British Overseas citizen (BOC)

    BOCs are CUKCs who did not qualify for British citizenship or British Dependent Territories citizenship. Most derived their status as CUKCs from former colonies, such as Malaysia and Kenya, because of quirks and exceptions in the law that resulted in their retaining CUKC status in spite of the independence of their colonies. This is fairly uncommon: most CUKCs (including those from Malaysia and Kenya) lost their CUKC status upon independence.

British subject

    British subjects (as defined in the 1981 Act) are British subjects who were not CUKCs or citizens of any other Commonwealth country. Most derived their status as British subjects from British India or the Republic of Ireland as they existed before 1949.

British National (Overseas) (BNO)

    The status of BNO was created by the Hong Kong Act 1985 and the British Nationality (Hong Kong) Order 1986. BNOs are Hong Kong British Dependent Territories citizens who applied for the status of BNO before the handover of Hong Kong to the People's Republic of China. Hong Kong BDTCs who did not apply to become BNOs and who did not gain PRC nationality after the handover became British Overseas citizens if they did not have any other nationality.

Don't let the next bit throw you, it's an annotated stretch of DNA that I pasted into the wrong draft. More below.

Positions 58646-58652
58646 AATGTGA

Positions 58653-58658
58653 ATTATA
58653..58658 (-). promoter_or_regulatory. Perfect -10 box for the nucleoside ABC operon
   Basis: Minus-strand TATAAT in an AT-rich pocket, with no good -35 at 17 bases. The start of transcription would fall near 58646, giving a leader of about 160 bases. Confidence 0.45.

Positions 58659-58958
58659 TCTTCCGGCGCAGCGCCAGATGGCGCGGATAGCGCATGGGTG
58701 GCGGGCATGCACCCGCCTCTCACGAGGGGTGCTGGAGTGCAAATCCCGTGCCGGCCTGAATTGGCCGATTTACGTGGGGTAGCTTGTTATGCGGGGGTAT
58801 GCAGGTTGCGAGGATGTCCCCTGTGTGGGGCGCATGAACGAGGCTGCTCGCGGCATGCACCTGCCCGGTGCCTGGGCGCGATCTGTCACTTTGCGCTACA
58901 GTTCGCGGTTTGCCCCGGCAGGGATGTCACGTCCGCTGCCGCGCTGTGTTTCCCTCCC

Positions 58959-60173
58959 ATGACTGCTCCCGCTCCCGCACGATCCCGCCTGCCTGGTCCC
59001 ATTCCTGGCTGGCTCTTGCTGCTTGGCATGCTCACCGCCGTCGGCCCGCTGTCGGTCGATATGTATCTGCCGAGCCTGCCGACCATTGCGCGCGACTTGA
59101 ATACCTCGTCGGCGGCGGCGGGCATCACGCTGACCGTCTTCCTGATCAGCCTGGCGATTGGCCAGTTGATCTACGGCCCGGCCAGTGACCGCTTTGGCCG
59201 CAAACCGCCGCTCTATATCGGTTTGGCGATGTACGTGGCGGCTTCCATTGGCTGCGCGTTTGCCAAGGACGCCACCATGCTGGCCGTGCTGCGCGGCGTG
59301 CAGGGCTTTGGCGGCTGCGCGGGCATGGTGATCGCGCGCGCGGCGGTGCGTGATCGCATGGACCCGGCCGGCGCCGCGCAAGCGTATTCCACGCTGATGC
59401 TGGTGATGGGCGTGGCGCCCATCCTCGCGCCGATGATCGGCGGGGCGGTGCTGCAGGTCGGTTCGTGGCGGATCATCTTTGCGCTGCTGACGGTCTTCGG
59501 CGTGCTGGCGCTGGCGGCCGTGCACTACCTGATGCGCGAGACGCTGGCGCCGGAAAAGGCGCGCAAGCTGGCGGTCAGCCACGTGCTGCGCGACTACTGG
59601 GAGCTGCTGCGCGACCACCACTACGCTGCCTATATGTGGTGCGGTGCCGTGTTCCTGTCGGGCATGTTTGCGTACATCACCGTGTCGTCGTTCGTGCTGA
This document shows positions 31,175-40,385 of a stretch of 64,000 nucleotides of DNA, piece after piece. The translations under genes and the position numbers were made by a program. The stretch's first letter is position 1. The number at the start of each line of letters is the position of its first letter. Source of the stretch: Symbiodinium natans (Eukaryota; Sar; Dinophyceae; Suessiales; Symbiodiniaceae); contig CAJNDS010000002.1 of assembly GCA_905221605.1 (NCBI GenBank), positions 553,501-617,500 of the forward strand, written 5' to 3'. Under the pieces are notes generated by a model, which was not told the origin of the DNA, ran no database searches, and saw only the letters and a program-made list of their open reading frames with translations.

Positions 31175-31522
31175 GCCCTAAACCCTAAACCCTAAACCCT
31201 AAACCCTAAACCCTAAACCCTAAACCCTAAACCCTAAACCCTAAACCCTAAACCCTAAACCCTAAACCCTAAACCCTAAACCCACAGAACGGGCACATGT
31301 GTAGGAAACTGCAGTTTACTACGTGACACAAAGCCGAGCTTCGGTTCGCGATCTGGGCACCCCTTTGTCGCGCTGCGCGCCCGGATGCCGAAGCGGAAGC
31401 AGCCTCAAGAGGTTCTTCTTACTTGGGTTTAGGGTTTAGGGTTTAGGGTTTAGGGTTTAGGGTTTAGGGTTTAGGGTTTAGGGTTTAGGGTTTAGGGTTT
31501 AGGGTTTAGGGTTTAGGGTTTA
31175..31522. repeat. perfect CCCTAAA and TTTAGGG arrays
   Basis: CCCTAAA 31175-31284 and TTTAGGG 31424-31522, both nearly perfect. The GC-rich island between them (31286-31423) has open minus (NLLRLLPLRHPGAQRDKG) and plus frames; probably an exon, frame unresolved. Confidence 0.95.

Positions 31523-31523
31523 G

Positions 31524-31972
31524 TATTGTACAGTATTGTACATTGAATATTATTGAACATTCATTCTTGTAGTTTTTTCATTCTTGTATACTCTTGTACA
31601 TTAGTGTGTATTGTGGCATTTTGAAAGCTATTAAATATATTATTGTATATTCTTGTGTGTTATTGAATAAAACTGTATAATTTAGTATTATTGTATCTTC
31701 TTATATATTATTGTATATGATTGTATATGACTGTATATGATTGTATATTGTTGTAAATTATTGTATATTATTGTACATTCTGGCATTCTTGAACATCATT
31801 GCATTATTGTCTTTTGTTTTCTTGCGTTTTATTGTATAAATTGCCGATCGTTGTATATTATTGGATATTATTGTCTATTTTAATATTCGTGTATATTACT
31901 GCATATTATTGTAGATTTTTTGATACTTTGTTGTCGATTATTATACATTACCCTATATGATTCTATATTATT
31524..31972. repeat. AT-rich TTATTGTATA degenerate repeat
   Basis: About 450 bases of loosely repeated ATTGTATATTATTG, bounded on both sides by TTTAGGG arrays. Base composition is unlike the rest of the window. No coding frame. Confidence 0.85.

British protected person (BPP)

    BPPs derive from parts of the British Empire that were protectorates or protected states with nominally independent rulers under the "protection" of the British Crown, not officially part of the Crown's dominions. The status of BPP is sui generis – BPPs are not Commonwealth citizens (British subjects, in the old sense) and were not traditionally considered British nationals, but are not aliens either.

Relationship with right to abode

Only the status of British citizen carries with it the right of abode somewhere (in this case the UK), and all British passports include a note to this effect. In practice BOTCs (except those associated with the Sovereign bases in Cyprus) were granted full British citizenship in 2002, BN(O)s have right of residence in Hong Kong (note: not conferred by the BNO status), BSs and BPPs lose their statuses upon acquisition of another nationality (except BSs connected with the Republic of Ireland) and so should be eligible for registration as British Citizens under the Nationality, Immigration and Asylum Act 2002.

British Overseas Citizens are unique in that their nationality status is not associated with a right of residence.

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Anika Devi received her Bachelor’s degree in Media, Culture and Communication from New York University in 2012. She began freelancing for Business Solutions BD in 2010 and joined the team as a staff writer three years later. She currently serves as the assistant editor.